The president is using the federal government’s increased control over student loans to push for greater federal control over college admissions, graduation rates and tuition costs.
President Barack Obama is expected to tout the increased federal role, which is to include a federal rating system of colleges, during his two-day tour of colleges and schools in Pennsylvania and New York.
The tour will resuscitate some themes he announced in 2011 and 2012, and it is likely to get much favorable publicity from established media outlets. It may boost his outreach to the increasingly worried and debt-laden middle-class voters, including young voters, whose support for Obama has dropped sharply since 2008 and last November.
The tour is part of Obama’s “Foundation for the Middle Class” series of poll-boosting speeches.
GOP leaders are already deriding the tour. ”More campaigning isn’t going to change the fact that the Obama presidency and Democratic policies have made life harder for young Americans,” said Reince Priebus, chairman of the Republican National Committee said in a Wednesday statement.
“You can be sure that the president will really take every single opportunity he can to do what he does best, which is talk and talk and talk, just like he’s done for the last 4 1/2 years,” Priebus said.
Since 2008, college costs have grown by 27 percent, while more young people are staying in college because they can’t get decent jobs. Costs grew by 31 percent from 2003 to 2008. Roughly 42 percent of enrolled students don’t get degrees within six years.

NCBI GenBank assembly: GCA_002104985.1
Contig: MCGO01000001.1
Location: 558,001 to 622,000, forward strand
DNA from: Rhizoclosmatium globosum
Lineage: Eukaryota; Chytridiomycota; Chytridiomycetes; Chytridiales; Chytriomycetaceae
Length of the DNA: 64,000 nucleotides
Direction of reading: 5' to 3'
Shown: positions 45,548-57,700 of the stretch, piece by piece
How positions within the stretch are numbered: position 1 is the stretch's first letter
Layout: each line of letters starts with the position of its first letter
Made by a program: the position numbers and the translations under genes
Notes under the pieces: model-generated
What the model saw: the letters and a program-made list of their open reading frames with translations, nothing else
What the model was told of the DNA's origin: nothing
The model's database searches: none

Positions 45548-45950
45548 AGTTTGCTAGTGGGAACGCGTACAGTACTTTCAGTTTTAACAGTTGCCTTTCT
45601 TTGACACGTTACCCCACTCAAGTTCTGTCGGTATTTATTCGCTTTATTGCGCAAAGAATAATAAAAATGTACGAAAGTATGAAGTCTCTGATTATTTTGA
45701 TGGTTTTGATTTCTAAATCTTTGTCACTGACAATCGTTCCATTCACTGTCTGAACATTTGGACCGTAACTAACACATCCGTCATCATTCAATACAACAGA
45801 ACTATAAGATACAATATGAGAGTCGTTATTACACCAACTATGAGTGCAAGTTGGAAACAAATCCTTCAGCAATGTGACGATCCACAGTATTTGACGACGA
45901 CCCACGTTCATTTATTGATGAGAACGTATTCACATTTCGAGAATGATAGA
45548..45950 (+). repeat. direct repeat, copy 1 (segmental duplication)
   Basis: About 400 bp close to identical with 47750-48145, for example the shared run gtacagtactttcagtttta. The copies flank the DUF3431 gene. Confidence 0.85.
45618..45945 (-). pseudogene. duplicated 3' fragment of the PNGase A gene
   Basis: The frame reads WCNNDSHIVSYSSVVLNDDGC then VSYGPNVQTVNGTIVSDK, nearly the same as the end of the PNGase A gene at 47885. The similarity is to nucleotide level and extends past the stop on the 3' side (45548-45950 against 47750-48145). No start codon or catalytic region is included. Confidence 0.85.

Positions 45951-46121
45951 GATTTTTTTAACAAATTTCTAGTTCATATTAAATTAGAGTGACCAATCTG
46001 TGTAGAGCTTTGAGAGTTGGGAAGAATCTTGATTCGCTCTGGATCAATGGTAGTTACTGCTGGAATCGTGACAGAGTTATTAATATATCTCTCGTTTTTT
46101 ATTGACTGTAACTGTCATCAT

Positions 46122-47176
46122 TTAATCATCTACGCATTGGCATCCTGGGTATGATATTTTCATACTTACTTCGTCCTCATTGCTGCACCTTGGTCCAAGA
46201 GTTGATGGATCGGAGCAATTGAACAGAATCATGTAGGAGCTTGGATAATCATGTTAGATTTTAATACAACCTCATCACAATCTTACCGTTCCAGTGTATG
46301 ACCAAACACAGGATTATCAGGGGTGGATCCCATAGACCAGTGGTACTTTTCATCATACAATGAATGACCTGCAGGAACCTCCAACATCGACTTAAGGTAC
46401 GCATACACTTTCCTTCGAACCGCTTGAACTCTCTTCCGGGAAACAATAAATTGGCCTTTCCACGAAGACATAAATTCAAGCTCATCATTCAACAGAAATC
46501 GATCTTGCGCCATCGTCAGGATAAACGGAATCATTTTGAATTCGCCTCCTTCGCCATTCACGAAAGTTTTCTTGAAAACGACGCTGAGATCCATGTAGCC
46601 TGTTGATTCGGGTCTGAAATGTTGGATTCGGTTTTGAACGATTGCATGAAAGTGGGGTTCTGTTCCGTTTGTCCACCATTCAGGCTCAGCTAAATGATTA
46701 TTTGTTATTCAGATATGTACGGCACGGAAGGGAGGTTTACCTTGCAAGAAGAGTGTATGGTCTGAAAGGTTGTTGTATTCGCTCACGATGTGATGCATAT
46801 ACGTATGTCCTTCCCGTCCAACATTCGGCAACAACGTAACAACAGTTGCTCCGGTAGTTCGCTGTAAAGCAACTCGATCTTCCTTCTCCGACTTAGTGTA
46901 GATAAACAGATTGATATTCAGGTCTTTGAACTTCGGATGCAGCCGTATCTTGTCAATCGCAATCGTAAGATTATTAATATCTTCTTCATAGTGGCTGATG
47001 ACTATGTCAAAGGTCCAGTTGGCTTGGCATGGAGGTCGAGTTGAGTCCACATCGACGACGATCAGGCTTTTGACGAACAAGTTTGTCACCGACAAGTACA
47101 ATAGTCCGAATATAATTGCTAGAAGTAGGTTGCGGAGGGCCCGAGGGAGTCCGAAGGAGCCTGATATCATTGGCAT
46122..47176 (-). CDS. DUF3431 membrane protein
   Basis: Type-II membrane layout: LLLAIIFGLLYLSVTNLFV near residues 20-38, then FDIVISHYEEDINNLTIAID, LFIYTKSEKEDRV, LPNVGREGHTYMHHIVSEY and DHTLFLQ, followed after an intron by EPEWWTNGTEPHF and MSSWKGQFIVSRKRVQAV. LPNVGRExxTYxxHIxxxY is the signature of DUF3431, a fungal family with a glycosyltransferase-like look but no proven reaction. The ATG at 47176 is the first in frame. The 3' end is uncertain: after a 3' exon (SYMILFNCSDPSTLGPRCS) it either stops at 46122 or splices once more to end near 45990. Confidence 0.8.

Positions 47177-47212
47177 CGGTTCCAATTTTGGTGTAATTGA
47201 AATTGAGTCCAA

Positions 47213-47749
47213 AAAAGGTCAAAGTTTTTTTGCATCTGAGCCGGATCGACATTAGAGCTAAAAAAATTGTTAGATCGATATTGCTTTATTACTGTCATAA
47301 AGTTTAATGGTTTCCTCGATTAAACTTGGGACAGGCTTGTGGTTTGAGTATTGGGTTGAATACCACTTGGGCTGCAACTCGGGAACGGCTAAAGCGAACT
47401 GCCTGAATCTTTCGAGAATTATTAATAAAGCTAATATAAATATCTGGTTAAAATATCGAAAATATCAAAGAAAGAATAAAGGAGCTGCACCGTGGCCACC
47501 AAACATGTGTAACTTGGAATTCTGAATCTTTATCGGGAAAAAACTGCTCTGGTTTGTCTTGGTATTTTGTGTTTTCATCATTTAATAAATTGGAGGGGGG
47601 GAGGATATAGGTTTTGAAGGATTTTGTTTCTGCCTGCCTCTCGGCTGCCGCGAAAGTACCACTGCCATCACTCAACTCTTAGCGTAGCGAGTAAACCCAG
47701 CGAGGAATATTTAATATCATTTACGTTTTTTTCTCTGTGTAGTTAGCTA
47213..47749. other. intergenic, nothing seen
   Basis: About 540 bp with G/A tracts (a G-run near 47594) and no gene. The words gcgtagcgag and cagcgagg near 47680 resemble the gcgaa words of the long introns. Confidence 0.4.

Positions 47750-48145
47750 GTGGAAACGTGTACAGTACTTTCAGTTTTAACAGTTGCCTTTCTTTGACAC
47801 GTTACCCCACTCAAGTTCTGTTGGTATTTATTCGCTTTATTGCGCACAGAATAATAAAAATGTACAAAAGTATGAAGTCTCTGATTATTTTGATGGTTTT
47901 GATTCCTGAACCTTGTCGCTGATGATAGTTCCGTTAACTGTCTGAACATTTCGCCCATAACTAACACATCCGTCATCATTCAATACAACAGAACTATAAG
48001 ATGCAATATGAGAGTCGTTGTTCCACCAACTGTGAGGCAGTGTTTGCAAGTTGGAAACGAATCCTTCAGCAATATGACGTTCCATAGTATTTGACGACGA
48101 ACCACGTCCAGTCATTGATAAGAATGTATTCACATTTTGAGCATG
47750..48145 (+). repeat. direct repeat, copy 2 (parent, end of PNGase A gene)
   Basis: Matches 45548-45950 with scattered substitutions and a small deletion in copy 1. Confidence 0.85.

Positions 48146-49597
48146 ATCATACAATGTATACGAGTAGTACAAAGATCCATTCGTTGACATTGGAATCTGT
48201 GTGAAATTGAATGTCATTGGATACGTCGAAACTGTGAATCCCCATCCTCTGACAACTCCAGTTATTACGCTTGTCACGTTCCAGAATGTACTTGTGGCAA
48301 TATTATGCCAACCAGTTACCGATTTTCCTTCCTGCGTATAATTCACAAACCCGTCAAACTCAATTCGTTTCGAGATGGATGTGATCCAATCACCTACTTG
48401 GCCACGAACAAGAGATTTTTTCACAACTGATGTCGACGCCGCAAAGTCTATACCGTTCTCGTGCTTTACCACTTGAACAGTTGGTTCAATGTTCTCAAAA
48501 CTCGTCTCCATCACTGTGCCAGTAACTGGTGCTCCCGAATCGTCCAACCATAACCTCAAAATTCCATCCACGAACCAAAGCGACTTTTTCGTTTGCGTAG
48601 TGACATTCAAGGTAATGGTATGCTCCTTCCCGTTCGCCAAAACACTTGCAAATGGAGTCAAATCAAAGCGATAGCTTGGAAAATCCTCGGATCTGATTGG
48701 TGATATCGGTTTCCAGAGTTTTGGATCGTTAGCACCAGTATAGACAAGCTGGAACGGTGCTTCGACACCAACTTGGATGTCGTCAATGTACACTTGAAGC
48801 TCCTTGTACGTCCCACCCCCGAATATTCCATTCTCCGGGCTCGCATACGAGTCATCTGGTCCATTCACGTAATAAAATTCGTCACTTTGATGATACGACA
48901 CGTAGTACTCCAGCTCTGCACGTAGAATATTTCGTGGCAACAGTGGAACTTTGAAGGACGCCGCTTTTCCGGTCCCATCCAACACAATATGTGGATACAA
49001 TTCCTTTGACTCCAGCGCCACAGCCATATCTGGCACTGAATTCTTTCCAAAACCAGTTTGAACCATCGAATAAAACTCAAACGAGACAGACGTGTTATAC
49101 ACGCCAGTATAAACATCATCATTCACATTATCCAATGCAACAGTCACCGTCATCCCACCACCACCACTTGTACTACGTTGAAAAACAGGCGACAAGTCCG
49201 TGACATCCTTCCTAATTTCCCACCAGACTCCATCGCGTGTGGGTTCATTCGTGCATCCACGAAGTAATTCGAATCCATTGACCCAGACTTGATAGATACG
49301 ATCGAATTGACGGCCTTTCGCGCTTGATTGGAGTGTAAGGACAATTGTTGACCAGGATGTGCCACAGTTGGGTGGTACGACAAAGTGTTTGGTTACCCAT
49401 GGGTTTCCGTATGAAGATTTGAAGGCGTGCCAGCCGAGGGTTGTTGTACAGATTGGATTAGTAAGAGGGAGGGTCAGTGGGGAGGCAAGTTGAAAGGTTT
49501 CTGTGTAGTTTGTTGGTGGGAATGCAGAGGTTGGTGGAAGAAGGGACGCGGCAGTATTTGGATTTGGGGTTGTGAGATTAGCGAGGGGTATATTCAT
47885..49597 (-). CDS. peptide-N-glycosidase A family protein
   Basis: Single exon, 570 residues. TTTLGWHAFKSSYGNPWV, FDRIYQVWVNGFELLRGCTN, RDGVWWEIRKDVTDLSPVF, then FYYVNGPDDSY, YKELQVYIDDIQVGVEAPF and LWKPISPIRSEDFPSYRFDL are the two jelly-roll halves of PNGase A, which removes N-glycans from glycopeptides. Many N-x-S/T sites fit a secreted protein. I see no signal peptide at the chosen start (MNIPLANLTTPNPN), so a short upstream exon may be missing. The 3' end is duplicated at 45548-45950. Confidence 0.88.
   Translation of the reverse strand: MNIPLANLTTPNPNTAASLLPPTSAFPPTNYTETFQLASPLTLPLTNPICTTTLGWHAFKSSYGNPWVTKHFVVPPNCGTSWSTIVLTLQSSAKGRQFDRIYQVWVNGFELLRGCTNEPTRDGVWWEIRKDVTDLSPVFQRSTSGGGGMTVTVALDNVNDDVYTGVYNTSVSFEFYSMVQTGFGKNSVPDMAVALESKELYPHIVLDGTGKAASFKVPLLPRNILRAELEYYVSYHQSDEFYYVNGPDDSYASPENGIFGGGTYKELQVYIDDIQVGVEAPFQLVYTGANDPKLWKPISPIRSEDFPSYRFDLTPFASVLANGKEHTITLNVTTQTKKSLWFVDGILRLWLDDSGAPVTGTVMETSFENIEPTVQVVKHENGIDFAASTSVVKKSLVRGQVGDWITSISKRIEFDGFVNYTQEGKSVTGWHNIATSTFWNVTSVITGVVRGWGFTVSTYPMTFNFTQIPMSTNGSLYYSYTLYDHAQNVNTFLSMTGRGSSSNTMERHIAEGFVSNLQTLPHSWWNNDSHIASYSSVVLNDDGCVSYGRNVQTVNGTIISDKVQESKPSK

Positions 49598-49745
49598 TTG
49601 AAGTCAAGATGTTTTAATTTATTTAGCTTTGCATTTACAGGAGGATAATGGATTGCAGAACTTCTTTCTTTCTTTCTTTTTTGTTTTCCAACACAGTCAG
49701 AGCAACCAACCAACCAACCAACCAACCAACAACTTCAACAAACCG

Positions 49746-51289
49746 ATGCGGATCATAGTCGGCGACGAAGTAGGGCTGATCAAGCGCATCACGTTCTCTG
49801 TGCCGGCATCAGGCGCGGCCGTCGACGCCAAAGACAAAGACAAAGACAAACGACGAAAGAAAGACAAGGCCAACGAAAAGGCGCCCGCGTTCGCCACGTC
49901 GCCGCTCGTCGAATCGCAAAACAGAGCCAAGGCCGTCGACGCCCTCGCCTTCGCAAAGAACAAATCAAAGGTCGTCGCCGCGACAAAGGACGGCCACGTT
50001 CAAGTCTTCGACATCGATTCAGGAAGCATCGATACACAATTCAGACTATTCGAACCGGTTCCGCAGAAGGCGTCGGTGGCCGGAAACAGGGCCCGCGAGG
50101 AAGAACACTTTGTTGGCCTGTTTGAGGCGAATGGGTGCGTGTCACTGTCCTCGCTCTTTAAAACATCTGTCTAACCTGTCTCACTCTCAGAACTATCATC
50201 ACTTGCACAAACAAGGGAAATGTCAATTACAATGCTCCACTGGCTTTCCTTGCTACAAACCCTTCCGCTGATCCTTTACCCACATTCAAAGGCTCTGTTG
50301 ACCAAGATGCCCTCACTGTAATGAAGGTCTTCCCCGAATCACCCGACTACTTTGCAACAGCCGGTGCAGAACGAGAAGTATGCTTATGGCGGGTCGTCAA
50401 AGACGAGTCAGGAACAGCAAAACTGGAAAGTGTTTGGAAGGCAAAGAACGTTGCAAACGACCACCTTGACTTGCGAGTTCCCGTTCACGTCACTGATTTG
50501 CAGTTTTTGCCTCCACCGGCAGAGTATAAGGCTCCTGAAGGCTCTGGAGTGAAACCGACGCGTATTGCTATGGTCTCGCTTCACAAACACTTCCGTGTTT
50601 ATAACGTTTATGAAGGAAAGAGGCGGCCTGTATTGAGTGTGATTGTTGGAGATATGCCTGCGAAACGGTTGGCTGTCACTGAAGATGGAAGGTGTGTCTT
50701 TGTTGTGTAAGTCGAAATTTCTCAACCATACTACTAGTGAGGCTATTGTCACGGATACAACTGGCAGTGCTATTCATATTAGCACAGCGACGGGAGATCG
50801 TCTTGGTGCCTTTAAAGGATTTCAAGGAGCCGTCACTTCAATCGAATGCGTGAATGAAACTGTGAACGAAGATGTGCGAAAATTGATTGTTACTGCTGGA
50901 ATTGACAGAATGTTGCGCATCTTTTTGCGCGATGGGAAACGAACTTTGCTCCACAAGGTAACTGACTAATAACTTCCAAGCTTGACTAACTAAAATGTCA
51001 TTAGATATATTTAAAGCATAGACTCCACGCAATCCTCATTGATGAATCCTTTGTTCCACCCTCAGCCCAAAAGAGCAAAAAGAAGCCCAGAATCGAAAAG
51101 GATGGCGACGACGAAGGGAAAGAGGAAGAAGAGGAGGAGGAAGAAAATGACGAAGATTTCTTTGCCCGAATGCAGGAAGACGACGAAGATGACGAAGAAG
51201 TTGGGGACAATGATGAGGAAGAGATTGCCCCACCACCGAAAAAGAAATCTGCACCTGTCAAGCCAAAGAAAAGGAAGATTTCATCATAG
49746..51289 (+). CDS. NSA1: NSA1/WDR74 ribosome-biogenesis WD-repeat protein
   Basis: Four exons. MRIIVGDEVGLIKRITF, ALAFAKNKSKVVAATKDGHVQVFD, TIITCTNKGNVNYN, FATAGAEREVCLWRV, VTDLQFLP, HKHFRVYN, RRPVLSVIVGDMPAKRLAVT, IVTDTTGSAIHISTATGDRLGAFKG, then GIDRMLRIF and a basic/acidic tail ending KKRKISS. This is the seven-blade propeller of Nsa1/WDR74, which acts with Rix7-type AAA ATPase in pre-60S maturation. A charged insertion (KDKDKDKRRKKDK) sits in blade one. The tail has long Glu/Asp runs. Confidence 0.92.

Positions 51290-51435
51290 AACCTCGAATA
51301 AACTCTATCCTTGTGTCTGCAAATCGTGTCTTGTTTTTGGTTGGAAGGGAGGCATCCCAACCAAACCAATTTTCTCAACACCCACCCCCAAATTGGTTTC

Moreover, graduates’ ability to pay their average debt of $26,000 — and cumulatively, more than $1 trillion — is also curbed by Obama’s economy. For example, college graduates now comprise 19 percent of hourly workers, up from 13 percent in 2002, according to a March report in The Wall Street Journal.
Much of the package proposed by the president is designed to pressure colleges to help low-performing students minimize debt as they get through college.
“To encourage colleges to enroll and graduate low- and moderate-income students, the President will propose legislation to give colleges a bonus based upon the number of Pell students they graduate,” says the White House statement.
The statement says Obama is committed to preserving the quality of education, even as he pressures colleges to help lower-performing students. ”The federal government can act as a catalyst for innovation, spurring innovation in a way that drives down costs while preserving quality,” says the statement.
But Obama’s proposed system by 2018 will grade public and private colleges for enrolling “disadvantaged” students, and for graduating students faster at reduced costs.